Chelsea Burnham


22 May 2017 

Jenny TurnerJPGJenny Turner, Staff Nurse at North Cotswolds Hospital, featured in the recent Sunday Time Alternative Rich List. Jenny, now 77, has been a nurse for 61 years and has not had a day off sick since 1957.

The Alternative Rich List celebrates people who have a wealth of life experience and achievement - congratulations Jenny!

Read the full List here.

11 May 2017


We know that death, dying and bereavement tend to be topics which many people are not comfortable talking about.

However, the NHS in Gloucestershire is encouraging people to talk about these important issues as part of a campaign to promote awareness of the benefits for people becoming more active in planning for a “good” death, whether this is their own death or that of a loved one. Importantly, people are also being encouraged to think about this in advance of ill health.

During this year’s national Dying Matters Awareness Week (8 – 14 May), the NHS Health Information Bus will be out and about around the county, encouraging people to think about what they can do to prepare themselves and others for the inevitable reality of death and dying and to support friends, family or neighbours when they are affected by these issues, such as following a bereavement.

Dr Emma Husbands, Consultant in Palliative Care at Gloucestershire Hospitals NHS Foundation Trust, said:

“Talking about and planning for death and dying is never easy, whether this is about yourself or the people you care for.

However, we all need to have the chance to have these difficult conversations, to help us express our priorities for end of life care and enable the people we love to talk to us about their wishes. This knowledge can help us focus care for each individual.”

The NHS Information Bus will carry lots of information about death and dying, with experts on hand to discuss people’s concerns. The aim is to create a friendly space for people to ask questions about end of life care issues, such as making a will, planning a funeral or coping with bereavement.

Dr Hein Le Roux, clinical lead for end of life care at NHS Gloucestershire Clinical Commissioning Group (CCG), said:

“We took the Information Bus around the county last year, and it was so successful we wanted to do it again.

Lots of people had so many questions, or said they were glad to be able to talk about death. It can be an awkward subject but if we can’t talk about it we only make it more difficult to deal with. Please come along and have a chat with us.”

The theme for this year’s Dying Matters week is “What Can You Do” as it challenges people to do something practical. This might be something for themselves, like making a will, or something for someone else who is bereaved, or caring for a dying relative. This could be something as simple as cooking a meal or walking the dog, but can make a huge difference to someone coping with death or bereavement.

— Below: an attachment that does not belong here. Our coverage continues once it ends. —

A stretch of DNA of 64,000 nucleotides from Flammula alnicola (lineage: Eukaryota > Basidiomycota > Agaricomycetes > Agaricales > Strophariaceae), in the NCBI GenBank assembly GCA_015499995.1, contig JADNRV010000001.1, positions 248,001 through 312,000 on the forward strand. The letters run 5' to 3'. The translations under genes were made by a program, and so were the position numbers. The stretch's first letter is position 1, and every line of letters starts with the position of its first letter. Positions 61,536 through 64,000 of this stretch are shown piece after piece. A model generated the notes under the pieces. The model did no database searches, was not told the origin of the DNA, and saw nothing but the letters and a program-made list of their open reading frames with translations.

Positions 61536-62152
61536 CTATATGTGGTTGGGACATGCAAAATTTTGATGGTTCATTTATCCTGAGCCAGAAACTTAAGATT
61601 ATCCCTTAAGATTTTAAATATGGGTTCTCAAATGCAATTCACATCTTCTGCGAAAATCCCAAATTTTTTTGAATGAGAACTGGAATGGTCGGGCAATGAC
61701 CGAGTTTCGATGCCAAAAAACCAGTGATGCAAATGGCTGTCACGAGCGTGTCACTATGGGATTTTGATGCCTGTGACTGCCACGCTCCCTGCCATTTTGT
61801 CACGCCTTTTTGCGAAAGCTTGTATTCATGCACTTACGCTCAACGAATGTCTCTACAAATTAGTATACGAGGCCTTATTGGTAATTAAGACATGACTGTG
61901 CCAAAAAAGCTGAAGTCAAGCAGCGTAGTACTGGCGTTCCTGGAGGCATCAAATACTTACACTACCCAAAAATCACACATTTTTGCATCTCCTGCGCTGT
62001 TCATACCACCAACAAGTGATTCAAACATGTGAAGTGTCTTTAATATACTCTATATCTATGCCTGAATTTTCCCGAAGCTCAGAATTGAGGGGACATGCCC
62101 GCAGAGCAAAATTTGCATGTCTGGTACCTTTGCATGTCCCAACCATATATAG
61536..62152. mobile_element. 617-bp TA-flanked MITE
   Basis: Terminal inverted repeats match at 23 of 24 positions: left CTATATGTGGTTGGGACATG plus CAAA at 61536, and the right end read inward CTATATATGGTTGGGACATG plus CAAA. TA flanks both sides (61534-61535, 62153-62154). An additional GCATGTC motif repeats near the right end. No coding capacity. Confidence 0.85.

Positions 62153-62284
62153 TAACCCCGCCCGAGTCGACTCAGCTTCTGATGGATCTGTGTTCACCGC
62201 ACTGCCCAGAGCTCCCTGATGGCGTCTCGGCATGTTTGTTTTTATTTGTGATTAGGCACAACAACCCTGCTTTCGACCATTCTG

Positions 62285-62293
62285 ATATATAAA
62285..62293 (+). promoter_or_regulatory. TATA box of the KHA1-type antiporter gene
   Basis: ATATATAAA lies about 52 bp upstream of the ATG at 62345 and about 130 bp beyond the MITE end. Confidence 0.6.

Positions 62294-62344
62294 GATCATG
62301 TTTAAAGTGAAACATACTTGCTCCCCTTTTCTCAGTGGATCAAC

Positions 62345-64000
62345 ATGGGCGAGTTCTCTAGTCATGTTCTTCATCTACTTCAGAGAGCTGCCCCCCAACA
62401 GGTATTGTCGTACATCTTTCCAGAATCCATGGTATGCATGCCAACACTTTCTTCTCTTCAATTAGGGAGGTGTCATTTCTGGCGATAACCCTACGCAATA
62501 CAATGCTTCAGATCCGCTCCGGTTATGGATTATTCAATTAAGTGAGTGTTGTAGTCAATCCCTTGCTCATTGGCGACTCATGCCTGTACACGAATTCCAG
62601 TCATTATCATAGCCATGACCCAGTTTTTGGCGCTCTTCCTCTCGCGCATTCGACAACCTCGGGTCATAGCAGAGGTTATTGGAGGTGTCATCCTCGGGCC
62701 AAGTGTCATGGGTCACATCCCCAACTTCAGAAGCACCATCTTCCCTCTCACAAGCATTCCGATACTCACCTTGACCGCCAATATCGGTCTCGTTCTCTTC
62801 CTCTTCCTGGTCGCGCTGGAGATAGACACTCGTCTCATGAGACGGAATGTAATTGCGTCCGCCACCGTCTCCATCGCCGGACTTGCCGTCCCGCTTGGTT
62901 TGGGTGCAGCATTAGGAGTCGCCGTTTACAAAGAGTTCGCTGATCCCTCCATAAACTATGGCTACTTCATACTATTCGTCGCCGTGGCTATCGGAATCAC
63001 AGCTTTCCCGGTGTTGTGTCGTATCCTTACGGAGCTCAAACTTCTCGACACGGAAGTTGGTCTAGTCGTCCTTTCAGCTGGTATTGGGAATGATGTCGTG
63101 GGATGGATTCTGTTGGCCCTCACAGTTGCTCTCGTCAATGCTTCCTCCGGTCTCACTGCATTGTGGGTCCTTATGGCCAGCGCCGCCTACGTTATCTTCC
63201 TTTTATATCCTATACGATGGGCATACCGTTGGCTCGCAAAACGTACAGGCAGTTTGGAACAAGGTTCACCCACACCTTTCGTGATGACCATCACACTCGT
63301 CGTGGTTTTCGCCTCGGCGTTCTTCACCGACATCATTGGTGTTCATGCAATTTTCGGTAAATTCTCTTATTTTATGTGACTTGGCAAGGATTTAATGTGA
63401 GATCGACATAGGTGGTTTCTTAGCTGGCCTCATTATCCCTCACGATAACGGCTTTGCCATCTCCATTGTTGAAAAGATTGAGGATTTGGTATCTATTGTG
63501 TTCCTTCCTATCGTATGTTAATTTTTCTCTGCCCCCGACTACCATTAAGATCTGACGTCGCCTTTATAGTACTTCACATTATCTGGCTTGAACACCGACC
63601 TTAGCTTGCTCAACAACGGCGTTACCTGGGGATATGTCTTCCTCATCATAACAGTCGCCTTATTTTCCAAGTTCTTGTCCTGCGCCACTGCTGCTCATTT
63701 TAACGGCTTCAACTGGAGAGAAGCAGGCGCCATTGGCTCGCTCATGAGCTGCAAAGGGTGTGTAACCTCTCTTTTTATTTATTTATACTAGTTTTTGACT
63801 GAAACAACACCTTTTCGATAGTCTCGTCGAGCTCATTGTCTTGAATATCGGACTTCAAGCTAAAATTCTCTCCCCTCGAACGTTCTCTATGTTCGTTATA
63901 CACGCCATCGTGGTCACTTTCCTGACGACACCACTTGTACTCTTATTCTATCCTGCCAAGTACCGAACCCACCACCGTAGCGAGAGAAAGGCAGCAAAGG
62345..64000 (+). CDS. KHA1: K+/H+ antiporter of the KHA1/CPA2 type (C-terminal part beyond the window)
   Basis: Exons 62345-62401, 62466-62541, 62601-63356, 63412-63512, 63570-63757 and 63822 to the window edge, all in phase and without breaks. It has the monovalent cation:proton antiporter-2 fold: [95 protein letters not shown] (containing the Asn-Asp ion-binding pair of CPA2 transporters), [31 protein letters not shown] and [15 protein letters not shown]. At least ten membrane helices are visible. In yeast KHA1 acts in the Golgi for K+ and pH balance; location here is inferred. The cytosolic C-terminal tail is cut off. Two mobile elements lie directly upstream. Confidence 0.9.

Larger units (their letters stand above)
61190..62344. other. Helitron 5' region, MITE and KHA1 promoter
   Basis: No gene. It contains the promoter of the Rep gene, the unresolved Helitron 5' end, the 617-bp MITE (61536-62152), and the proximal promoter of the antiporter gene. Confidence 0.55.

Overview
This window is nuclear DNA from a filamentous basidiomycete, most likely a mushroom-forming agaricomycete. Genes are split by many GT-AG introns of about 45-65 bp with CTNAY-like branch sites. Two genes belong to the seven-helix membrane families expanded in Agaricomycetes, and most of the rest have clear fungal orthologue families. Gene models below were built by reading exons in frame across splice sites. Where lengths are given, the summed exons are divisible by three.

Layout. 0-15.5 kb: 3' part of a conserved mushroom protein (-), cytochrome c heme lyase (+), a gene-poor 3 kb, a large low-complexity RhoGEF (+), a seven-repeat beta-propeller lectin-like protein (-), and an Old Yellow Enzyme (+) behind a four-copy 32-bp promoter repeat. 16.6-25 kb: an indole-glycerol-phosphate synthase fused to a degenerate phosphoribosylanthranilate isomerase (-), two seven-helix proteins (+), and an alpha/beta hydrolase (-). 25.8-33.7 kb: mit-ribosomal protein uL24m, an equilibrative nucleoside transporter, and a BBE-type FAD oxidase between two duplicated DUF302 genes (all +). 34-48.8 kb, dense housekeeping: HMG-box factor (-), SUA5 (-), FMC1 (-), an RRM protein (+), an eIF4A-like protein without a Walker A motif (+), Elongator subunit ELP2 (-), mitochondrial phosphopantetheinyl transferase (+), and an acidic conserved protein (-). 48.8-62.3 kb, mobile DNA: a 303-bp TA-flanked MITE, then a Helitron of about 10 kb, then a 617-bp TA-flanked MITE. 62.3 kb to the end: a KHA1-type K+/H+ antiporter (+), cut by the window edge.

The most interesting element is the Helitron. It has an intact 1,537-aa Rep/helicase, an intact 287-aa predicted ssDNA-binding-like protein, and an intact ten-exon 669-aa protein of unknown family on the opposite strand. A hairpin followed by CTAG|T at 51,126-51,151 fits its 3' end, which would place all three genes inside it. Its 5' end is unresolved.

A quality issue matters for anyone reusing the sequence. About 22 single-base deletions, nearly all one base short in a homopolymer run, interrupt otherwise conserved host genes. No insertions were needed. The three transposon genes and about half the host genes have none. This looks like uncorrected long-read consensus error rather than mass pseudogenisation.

Susan Field, Director of Nursing at Gloucestershire Care Services NHS Trust, said:

“Nurses are extensively involved in supporting people and their families when nearing the end of their life. This ranges from having sensitive conversations with individuals about their end of life choices, recognising any deterioration and providing compassionate care so that any death is dignified.

It’s also important to remember that our nurses continue to support different faiths and beliefs and that they provide care that respects spiritual and religious needs as I believe that if these supportive approaches are present, it helps family members in grieving for  someone they love.”

About 1% of the UK population dies each year, which means about 6,000 people will die in Gloucestershire this year, and each of those deaths will affect many more people in different ways.

8 May 2017


Becky Fortnam smallBecky Fortnam, a Gloucestershire Care Services Speech and Language Therapist, is the first NHS staff member to sign up to tackle the Cheltenham Challenge Half Marathon on Sunday, 18 June, 2017 to raise money for the Children’s and Young People’s NHS service in Gloucestershire. Becky, 25, has been part of the Children’s Speech and Language Team for two years, and primarily works with children with complex needs and Learning Disability. Becky works at a variety of places within the Gloucestershire community. Becky supports children and young people at Rikenel Health Centre in Gloucester, Coleford Opportunity Centre and the Heart of the Forest Special School.  Becky said: “I see a range of children each week with a variety of complex needs. Taking part in this challenge to raise valuable funds for items beyond our NHS budget, is just one more way I can help both the children and staff I work with.”  You can support Becky and Gloucestershire’s children’s community health teams here.

28 April 2017